Wakf under Muslim law: Definition and validity

Wakf under Muslim law: Definition and validity

Meaning of Wakf

The literal meaning of the term Wakf is detention. In its legal meaning, It is the detention of a specific thing in the ownership of the Wakf and the devoting or appropriating of its profits or use fraction of the charity for the poor or other good objects.

The Mussulmen Wakf Validating Act, 1913, defined the term under Section 2 as follows:  “Wakf means the permanent dedication by a person professing the Mussulmen faith of any property for any purpose recognized by the Mussulmen law as religious, pious or charitable.

A Wakf extinguishes the right of the Wakf or dedicator and transfers ownership to God. The Mutawalli is the manager of the Wakf. It is to be noted that the property does not vest in mutawalli as it would vest in the trustee under English law. A Wakf may be made in writing or oral. However, the Wakf must have the intention to dedicate the property. By dedication and declaration, the property in the Wakf is divested and vests in the Almighty.

Essentials of a Valid Wakf

To constitute a valid wakf, the following conditions are necessary:

1. The dedication must be Permanent

2. The subject of Wakf be any property (movable and immovable)

3. The property dedicated must belong to the Wakf (dedicator).

4. The object of Wakf must be one that is recognized by the Mohammedan law as religious, pious or charitable.

Thus, it must be permanent and not for a limited period, Wakf for 10 years is not valid as it is a limited period. The subject of Wakf may be movable and immovable properties. It is to be noted that the object of Wakf must be valid.

Valid objects of a Wakf:

1. Mosques and provisions for imams to conduct worship.

2. Colleges and provision for professors.

3. Distribution of alms to poor persons.

4. Burning lamps in a mosque and grant to an Idgah.

In the case of Mariam Bai v. Mohd. Jaffar Abdul Rahiman Salt, AIR 1973 Mad 191. It was held that charitable trusts created with the object of starting a school or a college or constructing a mosque or hospital are not prohibited by Muslim law. establishing

Also Read: Concept of Gift under Transfer Of Property Act

Objects Not Valid Under Muslim Law

1. Objects prohibited by Islam.

2. A Wakf in favor of an utter stranger.

The other conditions for the purpose of creating a valid Wakf are as follows:

1. The object of a Wakf must be indicated with reasonable certainty.

2. The Wakf or dedicator must be of sound mind and not a minor at the time of dedicating his property.

3. A wakfnama by which immovable property of the value of Rs 100 and upwards is dedicated by way of Wakf requires to be registered under the Indian registration act 1908 wakfnama is a document creating a wakf

Who is a Mutawalli?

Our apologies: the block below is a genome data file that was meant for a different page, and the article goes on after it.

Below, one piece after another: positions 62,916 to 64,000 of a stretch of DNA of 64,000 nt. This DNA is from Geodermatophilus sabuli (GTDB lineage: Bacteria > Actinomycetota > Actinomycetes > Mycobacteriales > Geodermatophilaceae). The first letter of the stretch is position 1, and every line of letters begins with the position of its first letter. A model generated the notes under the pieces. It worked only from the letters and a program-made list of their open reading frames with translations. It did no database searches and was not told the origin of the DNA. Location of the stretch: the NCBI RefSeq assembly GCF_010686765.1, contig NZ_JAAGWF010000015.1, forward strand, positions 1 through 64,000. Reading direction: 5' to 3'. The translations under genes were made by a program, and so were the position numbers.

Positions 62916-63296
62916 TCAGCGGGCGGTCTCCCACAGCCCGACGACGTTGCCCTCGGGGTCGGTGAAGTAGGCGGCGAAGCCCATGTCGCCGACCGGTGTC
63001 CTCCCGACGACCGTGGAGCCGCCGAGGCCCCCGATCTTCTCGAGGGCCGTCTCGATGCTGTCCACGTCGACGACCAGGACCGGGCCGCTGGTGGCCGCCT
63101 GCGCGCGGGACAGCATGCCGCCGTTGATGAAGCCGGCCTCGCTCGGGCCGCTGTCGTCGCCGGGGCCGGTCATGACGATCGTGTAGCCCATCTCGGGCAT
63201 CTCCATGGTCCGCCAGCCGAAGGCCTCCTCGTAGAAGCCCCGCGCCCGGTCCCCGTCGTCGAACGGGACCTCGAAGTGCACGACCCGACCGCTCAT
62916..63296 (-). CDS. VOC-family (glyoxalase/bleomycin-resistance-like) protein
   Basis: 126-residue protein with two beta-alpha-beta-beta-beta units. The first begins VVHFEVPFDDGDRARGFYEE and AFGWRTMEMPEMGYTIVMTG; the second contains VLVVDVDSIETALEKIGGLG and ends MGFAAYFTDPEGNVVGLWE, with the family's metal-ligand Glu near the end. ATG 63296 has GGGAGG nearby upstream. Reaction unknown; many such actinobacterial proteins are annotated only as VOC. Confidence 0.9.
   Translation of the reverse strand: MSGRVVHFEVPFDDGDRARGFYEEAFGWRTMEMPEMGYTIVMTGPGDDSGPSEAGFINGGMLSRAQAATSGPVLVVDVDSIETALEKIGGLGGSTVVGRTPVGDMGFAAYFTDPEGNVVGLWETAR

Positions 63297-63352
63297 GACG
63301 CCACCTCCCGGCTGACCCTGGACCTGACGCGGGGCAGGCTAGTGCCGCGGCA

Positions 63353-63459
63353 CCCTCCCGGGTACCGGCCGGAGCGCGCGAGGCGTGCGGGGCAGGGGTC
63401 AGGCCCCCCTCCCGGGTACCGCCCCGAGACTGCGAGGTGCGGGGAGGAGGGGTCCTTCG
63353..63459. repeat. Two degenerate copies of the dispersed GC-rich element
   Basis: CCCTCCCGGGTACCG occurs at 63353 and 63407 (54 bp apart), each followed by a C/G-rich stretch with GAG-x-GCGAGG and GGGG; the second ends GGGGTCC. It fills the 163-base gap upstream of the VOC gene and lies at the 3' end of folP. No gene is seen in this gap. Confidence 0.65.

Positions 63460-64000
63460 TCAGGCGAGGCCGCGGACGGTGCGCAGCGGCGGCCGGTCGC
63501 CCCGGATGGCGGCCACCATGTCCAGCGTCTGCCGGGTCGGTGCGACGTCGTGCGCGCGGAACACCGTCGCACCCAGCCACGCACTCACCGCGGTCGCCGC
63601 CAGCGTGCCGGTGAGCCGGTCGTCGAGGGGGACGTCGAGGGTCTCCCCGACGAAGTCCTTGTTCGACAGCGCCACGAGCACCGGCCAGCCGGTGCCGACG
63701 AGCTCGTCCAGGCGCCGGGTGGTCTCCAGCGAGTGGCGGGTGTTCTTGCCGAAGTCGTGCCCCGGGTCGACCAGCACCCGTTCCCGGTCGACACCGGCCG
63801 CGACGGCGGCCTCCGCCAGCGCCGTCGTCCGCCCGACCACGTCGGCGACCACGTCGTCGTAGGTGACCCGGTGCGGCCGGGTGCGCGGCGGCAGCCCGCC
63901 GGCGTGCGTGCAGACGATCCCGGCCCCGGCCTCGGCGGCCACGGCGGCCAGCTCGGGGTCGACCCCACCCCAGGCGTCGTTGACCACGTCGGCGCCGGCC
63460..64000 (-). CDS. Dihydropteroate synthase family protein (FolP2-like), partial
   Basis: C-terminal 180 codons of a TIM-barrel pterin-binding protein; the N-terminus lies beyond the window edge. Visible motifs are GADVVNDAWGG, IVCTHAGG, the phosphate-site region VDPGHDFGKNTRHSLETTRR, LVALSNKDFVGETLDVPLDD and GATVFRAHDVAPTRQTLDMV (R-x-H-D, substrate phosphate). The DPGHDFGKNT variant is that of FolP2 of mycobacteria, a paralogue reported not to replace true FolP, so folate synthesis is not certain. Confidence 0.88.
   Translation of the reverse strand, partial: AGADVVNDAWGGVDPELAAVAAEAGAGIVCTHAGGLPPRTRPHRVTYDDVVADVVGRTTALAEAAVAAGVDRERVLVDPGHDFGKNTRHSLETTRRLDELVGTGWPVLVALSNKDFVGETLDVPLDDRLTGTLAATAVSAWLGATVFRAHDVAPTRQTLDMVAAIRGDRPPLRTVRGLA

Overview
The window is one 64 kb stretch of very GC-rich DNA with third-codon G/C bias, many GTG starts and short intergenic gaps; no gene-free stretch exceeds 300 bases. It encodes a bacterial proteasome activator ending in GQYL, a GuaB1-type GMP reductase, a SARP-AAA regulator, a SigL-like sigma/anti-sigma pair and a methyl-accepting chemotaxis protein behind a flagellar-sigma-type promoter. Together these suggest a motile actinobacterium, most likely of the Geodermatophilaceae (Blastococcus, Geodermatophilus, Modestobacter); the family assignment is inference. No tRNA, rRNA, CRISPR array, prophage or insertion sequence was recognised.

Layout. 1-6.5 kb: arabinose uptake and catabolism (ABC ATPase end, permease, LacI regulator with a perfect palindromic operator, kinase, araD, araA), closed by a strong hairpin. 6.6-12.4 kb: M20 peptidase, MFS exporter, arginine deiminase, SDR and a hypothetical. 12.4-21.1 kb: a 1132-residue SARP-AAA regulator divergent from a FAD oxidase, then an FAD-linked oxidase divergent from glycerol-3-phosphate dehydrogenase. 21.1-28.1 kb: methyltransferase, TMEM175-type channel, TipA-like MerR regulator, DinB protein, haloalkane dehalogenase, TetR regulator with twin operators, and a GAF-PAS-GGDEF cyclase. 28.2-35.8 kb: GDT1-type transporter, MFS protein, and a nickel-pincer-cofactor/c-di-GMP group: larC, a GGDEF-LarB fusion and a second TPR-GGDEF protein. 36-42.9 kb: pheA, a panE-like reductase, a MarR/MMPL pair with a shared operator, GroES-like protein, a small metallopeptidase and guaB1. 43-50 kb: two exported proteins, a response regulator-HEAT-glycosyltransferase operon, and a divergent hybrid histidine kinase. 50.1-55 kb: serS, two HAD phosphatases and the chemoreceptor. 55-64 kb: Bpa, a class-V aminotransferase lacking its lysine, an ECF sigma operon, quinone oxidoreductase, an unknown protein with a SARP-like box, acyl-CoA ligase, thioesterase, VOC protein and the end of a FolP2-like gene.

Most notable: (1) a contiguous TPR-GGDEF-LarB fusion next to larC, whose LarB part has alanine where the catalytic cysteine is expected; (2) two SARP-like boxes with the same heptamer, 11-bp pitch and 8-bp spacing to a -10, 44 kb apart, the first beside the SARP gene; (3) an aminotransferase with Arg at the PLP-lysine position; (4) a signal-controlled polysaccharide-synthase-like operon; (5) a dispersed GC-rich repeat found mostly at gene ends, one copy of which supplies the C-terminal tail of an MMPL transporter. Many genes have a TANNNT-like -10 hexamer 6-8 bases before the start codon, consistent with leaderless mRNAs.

Wakf means the permanent dedication by a person professing the Mussulmen faith, of any property for any purpose recognized by the Mussulmen law as religious, pious or charitable. Under the Mohammedan law, the moment a Wakf is created, all rights of property pass out of the Wakf and vests in the Almighty.

The Mutawalli has no right in the property belonging to the Wakf. In the technical sense, Mutawalli is not a trustee, he is merely a manager.

Appointment of Mutawalli

The office of Mutawalli is a public Wakf. Either a male or female is appointed as Mutawalli of Wakf property. But it is to be noted that females cannot perform religious duties or spiritual functions. Thus, a female is not competent to be appointed as Mutawalli where the Mutawalli has to perform religious duties or spiritual functions.

Who May Be Appointed?

The founder of a Wakf may appoint himself or his children and descendants or any other person, even a female or a non- Mohammedan to be Mutawalli of Wakf property.

However, the Mutawalli must not be minor, nor can a person of unsound mind be appointed as a Mutawalli, but where the office of Mutawalli is hereditary and the person entitled to succeed to the office is a minor, another person may be appointed as a Mutawalli during the minority of the person entitled to succeed the office.

If any person appointed as a Mutawalli dies, or refuses to act in trust or is removed by the Court, or if the office becomes vacant, then a new Mutawalli may be appointed

1. by the founder of Wakf

2. by the executor.

3. if there is no executor, the Mutawalli may appoint a successor on his deathbed for the time being.

4, if no such appointment is made, the Court may appoint Mutawalli.

However, it is noted that the Court should not disregard the directions of the founder, with regard to the appointment of the mutawalli, except for the benefit of the endowment. Further, the court has no power to appoint a stranger as a mutawalli, so long as there is any member of the founder’s family who is qualified to hold the office in existence.

Removal of Mutawalli

As a general rule, a Mutawalli cannot be removed unless there is a breach of trust by him, or when he is incapable of performing the functions due to some physical or mental disability. However, the court or the Wakf board may terminate a Mutawalli.

The Court has the power to remove the Mutawalli in the following cases:

1. When he fails to carry out the instructions of the wakfnama

2. Where he shows adverse title to the property of the Wakf or

3. Where he becomes insolvent or

4. Where he fails to maintain accounts.

The wakf board may remove a Mutawalli under the following cases:

  1. Where a committee is appointed by the board, to act as Mutawalli.
  2. Where the Mutawalli is convicted in any office involving moral turpitude.
  3. Where the Mutawalli is convicted under the wakf Act for the failure to submit accounts related to wakf.
  4. Where the Mutawalli misappropriated the funds of the Wakf. However, a mere allegation is not sufficient.

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